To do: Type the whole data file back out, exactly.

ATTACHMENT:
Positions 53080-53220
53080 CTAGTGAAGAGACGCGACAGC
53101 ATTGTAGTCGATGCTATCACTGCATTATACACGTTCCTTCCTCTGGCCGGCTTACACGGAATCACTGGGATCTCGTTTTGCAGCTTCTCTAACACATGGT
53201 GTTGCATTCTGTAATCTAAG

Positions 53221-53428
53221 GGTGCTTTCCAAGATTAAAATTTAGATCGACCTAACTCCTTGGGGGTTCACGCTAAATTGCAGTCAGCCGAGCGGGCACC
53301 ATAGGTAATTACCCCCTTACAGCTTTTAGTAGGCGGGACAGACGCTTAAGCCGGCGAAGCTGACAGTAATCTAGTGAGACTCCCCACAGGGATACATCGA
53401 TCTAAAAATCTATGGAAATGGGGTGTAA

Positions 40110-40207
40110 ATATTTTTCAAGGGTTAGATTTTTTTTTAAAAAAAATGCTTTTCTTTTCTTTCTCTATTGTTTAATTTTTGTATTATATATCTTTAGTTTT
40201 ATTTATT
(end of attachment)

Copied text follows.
Positions 53080-53220
53080 CTAGTGAAGAGACGCGACAGC
53101 ATTGTAGTCGATGCTATCACTGCATTATACACGTTCCTTCCTCTGGCCGGCTTACACGGAATCACTGGGATCTCGTTTTGCAGCTTCTCTAACACATGGT
53201 GTTGCATTCTGTAATCTAAG

Positions 53221-53428
53221 GGTGCTTTCCAAGATTAAAATTTAGATCGACCTAACTCCTTGGGGGTTCACGCTAAATTGCAGTCAGCCGAGCGGGCACC
53301 ATAGGTAATTACCCCCTTACAGCTTTTAGTAGGCGGGACAGACGCTTAAGCCGGCGAAGCTGACAGTAATCTAGTGAGACTCCCCACAGGGATACATCGA
53401 TCTAAAAATCTATGGAAATGGGGTGTAA

Positions 40110-40207
40110 ATATTTTTCAAGGGTTAGATTTTTTTTTAAAAAAAATGCTTTTCTTTTCTTTCTCTATTGTTTAATTTTTGTATTATATATCTTTAGTTTT
40201 ATTTATT